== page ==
GOCEM was founded in July to lobby the UCI on aero rules and weight restrictions. Eurobike was the first chance for many execs and lead engineers from the participating companies to meet together.
The UCI is the world governing body for cycle sport, based in Aigle, Switzlerland. The UCI famously bans innovative cycling equipment and has a weight restriction for pro bicycles.
At Eurobike yesterday many of the group’s founding companies met to discuss GOCEM objectives. Member companies include BH; Bianchi; BMC; Cannondale; Canyon; Cervélo; Cinelli; COLIPED; Felt; Focus; FSA; Fuji; Giant; GT; Hed; Look; Mavic; Orbea; Oval; Prologo; Quark; Ritchey; Rotor; Specialized; Sram; Teschner; Time; 3T; Zipp and A-Team firms from Taiwan.
The organisation’s leaders are Phil White, co-founder of Cervélo; and Claudio Marra, general manager of FSA.
Shimano, a sponsor of the UCI, is not a member.
When cycling teams select equipment for their riders, they are subject to the rules and regulations hatched by the UCI. In January, the UCI informed teams it would start to enforce its ‘3:1 aero equipment rule’ on all parts and components, not just the frame tubes as it had previously.
This interpretation caught manufacturers unaware. The concern that the strict and immediate enforcement of the ‘3:1 rule’ could potentially cause significant financial hardship on manufacturers was one of the catalysts that prompted the formation of GOCEM. At this year’s Tour de France, team mechanics reported that one commissaire said a bike was illegal but another later said it was legal: the aero regs are badly worded and there’s a great deal of interpretation needed to work out what the UCI may mean in some sentences.
Companies such as USE of the UK market its aero handlebars as "compliant with the UCI" but, without UCI rules, could make their products even slippier through the air. Such stifling of innovation rankles within the bike industry although GOCEM is the first time companies have joined together to tackle the UCI en masse.
In 1994 the UCI banned Cinellli’s Spinacci bars; and in 1999 the UCI banned Mavic’s Mektronic electronic road bike transmission. The bans were for competition use so product could still be sold to consumers who didn’t race but these kind of products would mainly appeal to racers, hence Cinelli and Mavic scrapped their innovations, wasting a great deal of R&D money in the process.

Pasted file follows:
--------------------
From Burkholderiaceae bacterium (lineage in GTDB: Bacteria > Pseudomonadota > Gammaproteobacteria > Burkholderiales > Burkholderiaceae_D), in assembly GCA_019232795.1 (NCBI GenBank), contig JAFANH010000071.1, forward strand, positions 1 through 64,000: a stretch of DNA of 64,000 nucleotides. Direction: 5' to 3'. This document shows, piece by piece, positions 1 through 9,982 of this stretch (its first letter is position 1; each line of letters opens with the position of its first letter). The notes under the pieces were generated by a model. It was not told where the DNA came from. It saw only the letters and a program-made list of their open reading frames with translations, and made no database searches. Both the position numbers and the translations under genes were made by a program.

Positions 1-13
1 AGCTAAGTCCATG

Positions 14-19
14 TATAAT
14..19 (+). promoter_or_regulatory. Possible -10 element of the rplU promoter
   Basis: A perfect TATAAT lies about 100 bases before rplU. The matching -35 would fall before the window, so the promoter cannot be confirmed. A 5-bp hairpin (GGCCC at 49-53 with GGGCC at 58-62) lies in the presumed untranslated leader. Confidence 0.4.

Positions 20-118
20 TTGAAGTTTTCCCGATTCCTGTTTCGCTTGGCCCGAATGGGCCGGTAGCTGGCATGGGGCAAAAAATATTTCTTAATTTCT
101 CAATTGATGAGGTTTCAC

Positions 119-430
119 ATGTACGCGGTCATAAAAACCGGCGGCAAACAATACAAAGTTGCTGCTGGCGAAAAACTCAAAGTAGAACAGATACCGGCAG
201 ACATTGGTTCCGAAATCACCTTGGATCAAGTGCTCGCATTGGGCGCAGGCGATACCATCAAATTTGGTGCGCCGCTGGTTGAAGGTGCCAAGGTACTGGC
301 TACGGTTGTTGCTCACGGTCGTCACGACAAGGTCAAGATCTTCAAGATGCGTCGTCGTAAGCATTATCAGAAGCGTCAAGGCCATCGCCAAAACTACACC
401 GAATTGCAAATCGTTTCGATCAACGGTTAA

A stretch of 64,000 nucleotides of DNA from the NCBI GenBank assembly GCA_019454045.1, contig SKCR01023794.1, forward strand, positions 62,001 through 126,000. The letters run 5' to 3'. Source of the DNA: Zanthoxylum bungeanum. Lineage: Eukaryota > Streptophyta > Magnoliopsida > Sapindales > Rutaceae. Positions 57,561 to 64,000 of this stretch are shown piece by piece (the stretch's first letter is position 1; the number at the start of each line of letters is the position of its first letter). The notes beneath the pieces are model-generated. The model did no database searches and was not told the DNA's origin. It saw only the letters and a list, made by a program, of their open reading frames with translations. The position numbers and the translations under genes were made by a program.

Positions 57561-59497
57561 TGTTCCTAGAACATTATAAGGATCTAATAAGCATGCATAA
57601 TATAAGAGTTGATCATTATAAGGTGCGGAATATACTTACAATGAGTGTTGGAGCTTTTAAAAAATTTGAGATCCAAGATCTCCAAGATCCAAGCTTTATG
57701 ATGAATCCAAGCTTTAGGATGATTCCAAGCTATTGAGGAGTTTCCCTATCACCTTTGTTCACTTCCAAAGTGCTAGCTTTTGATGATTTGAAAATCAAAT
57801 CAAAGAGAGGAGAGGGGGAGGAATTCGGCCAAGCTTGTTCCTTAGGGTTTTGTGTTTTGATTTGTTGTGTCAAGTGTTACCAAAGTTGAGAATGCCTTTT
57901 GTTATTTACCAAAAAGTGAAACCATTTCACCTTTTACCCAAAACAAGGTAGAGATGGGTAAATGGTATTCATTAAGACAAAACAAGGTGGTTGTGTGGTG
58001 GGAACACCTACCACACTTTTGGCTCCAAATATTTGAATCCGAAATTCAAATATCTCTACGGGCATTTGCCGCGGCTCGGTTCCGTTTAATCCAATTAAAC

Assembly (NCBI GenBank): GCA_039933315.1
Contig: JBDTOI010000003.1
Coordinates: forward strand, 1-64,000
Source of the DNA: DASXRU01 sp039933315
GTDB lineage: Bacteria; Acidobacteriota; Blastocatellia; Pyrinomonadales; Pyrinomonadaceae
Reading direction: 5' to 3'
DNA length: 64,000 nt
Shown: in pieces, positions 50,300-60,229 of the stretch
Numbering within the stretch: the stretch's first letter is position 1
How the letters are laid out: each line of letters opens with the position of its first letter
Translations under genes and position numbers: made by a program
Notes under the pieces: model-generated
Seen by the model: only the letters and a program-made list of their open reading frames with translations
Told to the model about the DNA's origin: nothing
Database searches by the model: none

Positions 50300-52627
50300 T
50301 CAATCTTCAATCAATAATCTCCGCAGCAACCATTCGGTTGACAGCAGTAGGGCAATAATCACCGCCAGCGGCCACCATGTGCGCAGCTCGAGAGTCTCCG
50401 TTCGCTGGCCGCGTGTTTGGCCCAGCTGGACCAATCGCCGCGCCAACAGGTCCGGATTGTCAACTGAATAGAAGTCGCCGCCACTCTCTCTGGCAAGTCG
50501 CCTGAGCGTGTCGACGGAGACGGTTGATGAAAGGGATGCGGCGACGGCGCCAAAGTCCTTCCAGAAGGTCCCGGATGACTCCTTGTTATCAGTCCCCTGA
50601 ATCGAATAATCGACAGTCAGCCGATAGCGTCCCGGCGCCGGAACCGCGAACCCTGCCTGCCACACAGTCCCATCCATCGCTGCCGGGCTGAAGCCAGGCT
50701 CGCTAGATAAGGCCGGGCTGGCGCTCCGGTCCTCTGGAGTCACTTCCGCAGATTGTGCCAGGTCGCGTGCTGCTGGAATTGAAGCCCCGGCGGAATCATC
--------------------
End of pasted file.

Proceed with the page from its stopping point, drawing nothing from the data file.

In July, Phil White of Cervélo said:
“Cycling equipment manufacturers have the greatest investment and a vested interest in the success and growth of the sport."
He believes bicycle frames can be made ultra lightweight but with no sacrifice in safety.
This was echoed at Eurobike by Chris Peck, vice president of R&D at Cannondale.
“The industry is not going to do something to put riders in jeorpardy,” he said.
“My personal opinion is that there should be no weight limit at all, but we have to work with the UCI to see how much movement we can get.”
He welcomed the foundation of GOCEM:
“In retrospect this should have happened a long time ago. As it stands now the UCI feels the rules are already in place and up to us on how those rules are interpreted. But the interpretation is a challenge, for sure.”
The first GOCEM meeting was to establish which individuals from which companies would take the lead on product categories; and to formulate a way forward for the group.
The aero debacle is top of the GOCEM agenda but for consumers it’s usually weight that matters most.
In 2003, Cannondale added ballast to its Six13 carbon/aluminum Tour de France bikes.
“But,” said Peck, “imagine how much further we have progressed technologically since 2003. It’s now very easy to get something below the UCI weight limit and still be very safe.”
The weight limit is 6.8kg.
Clive Gosling, owner of Bike Lab of Dorset, a bike shop that specializes in lightweight bikes (he’s also tech editor for The Bicycle Buyer magazine), said the foundation of GOCEM was timely.
“If the UCI hadn’t banned Mavic Mektronic shifters all those years ago, what we’ve got today with Shimano’s Di2 groupset would have been available much earlier because Mavic would have continued developing their electronic transmission.
“Making bikes lighter and more innovative – and safe, too, of course – is attractive to consumers and anything that helps sells bikes is good for us all, especially in a down economy.”